Is Kohl’s Making Money?

Investors are asking if Kohl’s is making money because the discount department store brand is shrinking its locations and partnering with other retailers. Consequently, investors will ask if Kohl’s core business is no longer profitable.

For example, Kohl’s (NYSE: KSS) will share space in some of its stores with gym operator Planet Fitness, a press release indicates. To elaborate, Kohl’s will let some Planet Fitness franchisees lease 20,000 to 25,000 feet in select stores to reduce costs and attract business. The hope is that ladies working out at Planet Fitness will shop at Kohl’s.

Will Partnerships Save Kohl’s from the Retail Apocalypse

In addition, Kohl’s will lease or sell space in 10 stores to fast-growing discount grocer Aldi, reports. Once again, the hope is that the very popular Aldi will lure customers to Kohl’s which is losing market share to Amazon (NASDAQ: AMZN).

Notably, both Aldi and Planet Fitness are growing while the department store business is shrinking. For instance, Aldi is now America’s fourth largest grocer with over 1,800 stores in 35 states and plans for 400 more.

Tellingly, Kohl’s is partnering with Amazon itself by accepting Amazon returns at its service counters in an attempt to lure customers to its stores, NPR reports.  In addition, Kohl’s is exploring partnerships with chains like Best Buy (NYSE: BBY), Barnes & Noble (NYSE: BKS), and PetSmart, reports.

Is Kohl’s Partnering with Other Brands for Survival?

Kohl’s is partnering with other brands for survival. To explain, Kohl’s business is being taken by a massive retail platform known as, Amazon’s resources greatly exceed Kohl’s.

For example, Kohl’s reports annual revenues of $20.23 billion on 31 January 2019. Meanwhile reports annual revenues of $241.54 billion on 31 March 2019. In addition, Amazon reports a net income of $12 billion on 31 March 2019, while Kohl’s reports a net income of $800 million.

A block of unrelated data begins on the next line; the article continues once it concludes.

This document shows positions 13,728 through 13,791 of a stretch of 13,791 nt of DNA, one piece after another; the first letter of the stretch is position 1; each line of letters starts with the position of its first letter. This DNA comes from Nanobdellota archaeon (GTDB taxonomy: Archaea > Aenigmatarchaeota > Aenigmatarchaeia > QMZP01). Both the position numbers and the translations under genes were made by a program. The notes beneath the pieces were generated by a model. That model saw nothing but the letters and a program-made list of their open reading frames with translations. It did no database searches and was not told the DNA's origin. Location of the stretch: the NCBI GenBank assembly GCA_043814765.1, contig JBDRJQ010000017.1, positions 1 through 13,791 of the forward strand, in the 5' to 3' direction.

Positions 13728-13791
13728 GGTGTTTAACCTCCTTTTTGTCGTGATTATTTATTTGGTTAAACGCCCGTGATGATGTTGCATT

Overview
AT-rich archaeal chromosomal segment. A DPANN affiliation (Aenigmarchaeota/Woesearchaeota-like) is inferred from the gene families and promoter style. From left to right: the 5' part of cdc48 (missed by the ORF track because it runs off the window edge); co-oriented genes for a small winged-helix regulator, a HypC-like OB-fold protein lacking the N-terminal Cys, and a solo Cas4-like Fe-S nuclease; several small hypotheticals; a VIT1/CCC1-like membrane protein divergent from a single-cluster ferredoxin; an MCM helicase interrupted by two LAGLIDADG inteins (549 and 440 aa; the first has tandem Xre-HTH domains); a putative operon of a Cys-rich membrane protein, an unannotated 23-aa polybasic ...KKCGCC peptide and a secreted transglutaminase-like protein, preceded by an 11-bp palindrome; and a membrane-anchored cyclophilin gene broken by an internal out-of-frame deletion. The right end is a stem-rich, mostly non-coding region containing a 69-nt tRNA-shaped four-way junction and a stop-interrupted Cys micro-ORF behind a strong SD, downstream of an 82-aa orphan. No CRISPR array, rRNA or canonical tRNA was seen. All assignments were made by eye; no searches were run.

Tellingly, Kohl’s had $934 million in cash and equivalents and no short-term investments on 2 February 2019. In contrast, Amazon had $23.115 billion in cash and equivalents and $13.905 billion in short-term investments on 31 March 2019. Thus, Jeff Bezos had $37.02 billion in cash and short-term investments to play with at the end of March.

Kohl’s Partners with Amazon for Survival

Consequently, Kohl’s lacks the money to compete with Amazon. Faced with that menace, Kohl’s has one of two choices, build its own platform for which it lacks the resources, or connect to somebody else’s platform. Consequently, Kohl’s is trying to connect with Amazon’s platform.

Partnering with Amazon is a very smart move for Kohl’s because some of its competitors are trying to build platforms as big and as dangerous as the Everything Store. For instance, Walmart (NYSE: WMT) is making heavy investments in artificial intelligence and robots.

Moreover, Kroger (NYSE: KR) and the Ocado Group PLC (LSE: OCDO) are building robotic fulfillment centers. Tellingly, Kroger sells clothes and some furnishings through its giant Marketplace super centers. Hence, Kroger is a Kohl’s competitor.

Kohl’s Revenue Growth Collapses

Plus, Kohl’s is exploring an expansion into the home decor business by acquiring the homes furnishing retailer At Home, CNBC reports.

My guess, is that this acquisition effort is an attempt to counter the fast-growing discount department store operator TJX Companies (NYSE: TJX). Notably, TJX owns the home furnishings chains HomeGoods, HomeSense, and Sierra. However, TJX has been growing while Kohl’s is struggling.

For instance, TJX records an annual revenue growth rate for 2018 of 8.67%. In contrast, Kohl’s admits to an annual revenue growth rate of 0.72% for 2018.

Moreover, Stockrow estimates Kohl’s revenue growth shrank by 3.32% during the final quarter of 2018. However, TJX’s revenues grew by 1.52% during the last quarter of 2018.

Why Kohl’s wants to enter Home Furnishings